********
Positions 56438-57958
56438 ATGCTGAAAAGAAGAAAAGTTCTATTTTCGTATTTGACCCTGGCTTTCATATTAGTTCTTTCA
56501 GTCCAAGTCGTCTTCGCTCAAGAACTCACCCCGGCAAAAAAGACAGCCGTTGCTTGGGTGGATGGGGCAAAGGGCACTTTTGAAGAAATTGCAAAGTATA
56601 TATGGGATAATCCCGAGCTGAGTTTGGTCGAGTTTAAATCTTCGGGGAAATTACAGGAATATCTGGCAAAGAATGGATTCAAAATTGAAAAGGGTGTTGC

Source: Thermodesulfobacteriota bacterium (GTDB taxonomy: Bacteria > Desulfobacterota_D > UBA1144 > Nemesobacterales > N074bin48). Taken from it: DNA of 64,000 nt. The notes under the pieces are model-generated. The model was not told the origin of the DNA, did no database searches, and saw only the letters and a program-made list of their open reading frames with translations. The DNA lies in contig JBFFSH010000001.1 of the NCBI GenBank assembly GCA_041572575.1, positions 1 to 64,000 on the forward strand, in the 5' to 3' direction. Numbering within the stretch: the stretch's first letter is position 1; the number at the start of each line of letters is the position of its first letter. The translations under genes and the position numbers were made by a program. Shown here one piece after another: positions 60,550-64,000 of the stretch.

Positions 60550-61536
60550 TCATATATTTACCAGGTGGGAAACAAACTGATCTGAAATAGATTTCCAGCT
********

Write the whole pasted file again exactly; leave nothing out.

Positions 56438-57958
56438 ATGCTGAAAAGAAGAAAAGTTCTATTTTCGTATTTGACCCTGGCTTTCATATTAGTTCTTTCA
56501 GTCCAAGTCGTCTTCGCTCAAGAACTCACCCCGGCAAAAAAGACAGCCGTTGCTTGGGTGGATGGGGCAAAGGGCACTTTTGAAGAAATTGCAAAGTATA
56601 TATGGGATAATCCCGAGCTGAGTTTGGTCGAGTTTAAATCTTCGGGGAAATTACAGGAATATCTGGCAAAGAATGGATTCAAAATTGAAAAGGGTGTTGC

Source: Thermodesulfobacteriota bacterium (GTDB taxonomy: Bacteria > Desulfobacterota_D > UBA1144 > Nemesobacterales > N074bin48). Taken from it: DNA of 64,000 nt. The notes under the pieces are model-generated. The model was not told the origin of the DNA, did no database searches, and saw only the letters and a program-made list of their open reading frames with translations. The DNA lies in contig JBFFSH010000001.1 of the NCBI GenBank assembly GCA_041572575.1, positions 1 to 64,000 on the forward strand, in the 5' to 3' direction. Numbering within the stretch: the stretch's first letter is position 1; the number at the start of each line of letters is the position of its first letter. The translations under genes and the position numbers were made by a program. Shown here one piece after another: positions 60,550-64,000 of the stretch.

Positions 60550-61536
60550 TCATATATTTACCAGGTGGGAAACAAACTGATCTGAAATAGATTTCCAGCT